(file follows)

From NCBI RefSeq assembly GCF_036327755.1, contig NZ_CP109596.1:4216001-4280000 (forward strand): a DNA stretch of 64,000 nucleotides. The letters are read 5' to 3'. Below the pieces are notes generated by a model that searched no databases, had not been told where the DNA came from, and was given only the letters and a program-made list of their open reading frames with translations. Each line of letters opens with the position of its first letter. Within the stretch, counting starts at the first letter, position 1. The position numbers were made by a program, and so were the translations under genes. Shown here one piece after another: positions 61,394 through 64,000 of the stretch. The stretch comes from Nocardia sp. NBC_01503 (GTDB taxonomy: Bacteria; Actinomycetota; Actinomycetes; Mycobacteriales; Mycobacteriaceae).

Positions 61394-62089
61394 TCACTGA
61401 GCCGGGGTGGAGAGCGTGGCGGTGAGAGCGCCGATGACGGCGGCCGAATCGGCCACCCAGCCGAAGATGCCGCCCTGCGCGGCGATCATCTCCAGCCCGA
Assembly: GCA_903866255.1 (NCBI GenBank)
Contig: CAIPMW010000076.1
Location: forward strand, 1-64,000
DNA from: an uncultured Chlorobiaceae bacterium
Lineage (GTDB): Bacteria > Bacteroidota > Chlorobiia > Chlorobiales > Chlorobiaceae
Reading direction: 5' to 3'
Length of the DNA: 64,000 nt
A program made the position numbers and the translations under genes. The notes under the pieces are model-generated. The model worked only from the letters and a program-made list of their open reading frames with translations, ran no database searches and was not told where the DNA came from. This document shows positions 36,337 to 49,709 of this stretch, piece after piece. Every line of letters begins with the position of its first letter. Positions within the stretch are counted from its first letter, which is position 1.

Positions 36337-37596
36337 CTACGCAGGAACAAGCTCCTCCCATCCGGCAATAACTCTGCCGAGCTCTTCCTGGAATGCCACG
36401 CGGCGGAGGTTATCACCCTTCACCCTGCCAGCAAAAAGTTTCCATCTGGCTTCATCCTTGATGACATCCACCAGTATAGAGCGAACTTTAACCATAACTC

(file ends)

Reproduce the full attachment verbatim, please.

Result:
From NCBI RefSeq assembly GCF_036327755.1, contig NZ_CP109596.1:4216001-4280000 (forward strand): a DNA stretch of 64,000 nucleotides. The letters are read 5' to 3'. Below the pieces are notes generated by a model that searched no databases, had not been told where the DNA came from, and was given only the letters and a program-made list of their open reading frames with translations. Each line of letters opens with the position of its first letter. Within the stretch, counting starts at the first letter, position 1. The position numbers were made by a program, and so were the translations under genes. Shown here one piece after another: positions 61,394 through 64,000 of the stretch. The stretch comes from Nocardia sp. NBC_01503 (GTDB taxonomy: Bacteria; Actinomycetota; Actinomycetes; Mycobacteriales; Mycobacteriaceae).

Positions 61394-62089
61394 TCACTGA
61401 GCCGGGGTGGAGAGCGTGGCGGTGAGAGCGCCGATGACGGCGGCCGAATCGGCCACCCAGCCGAAGATGCCGCCCTGCGCGGCGATCATCTCCAGCCCGA
Assembly: GCA_903866255.1 (NCBI GenBank)
Contig: CAIPMW010000076.1
Location: forward strand, 1-64,000
DNA from: an uncultured Chlorobiaceae bacterium
Lineage (GTDB): Bacteria > Bacteroidota > Chlorobiia > Chlorobiales > Chlorobiaceae
Reading direction: 5' to 3'
Length of the DNA: 64,000 nt
A program made the position numbers and the translations under genes. The notes under the pieces are model-generated. The model worked only from the letters and a program-made list of their open reading frames with translations, ran no database searches and was not told where the DNA came from. This document shows positions 36,337 to 49,709 of this stretch, piece after piece. Every line of letters begins with the position of its first letter. Positions within the stretch are counted from its first letter, which is position 1.

Positions 36337-37596
36337 CTACGCAGGAACAAGCTCCTCCCATCCGGCAATAACTCTGCCGAGCTCTTCCTGGAATGCCACG
36401 CGGCGGAGGTTATCACCCTTCACCCTGCCAGCAAAAAGTTTCCATCTGGCTTCATCCTTGATGACATCCACCAGTATAGAGCGAACTTTAACCATAACTC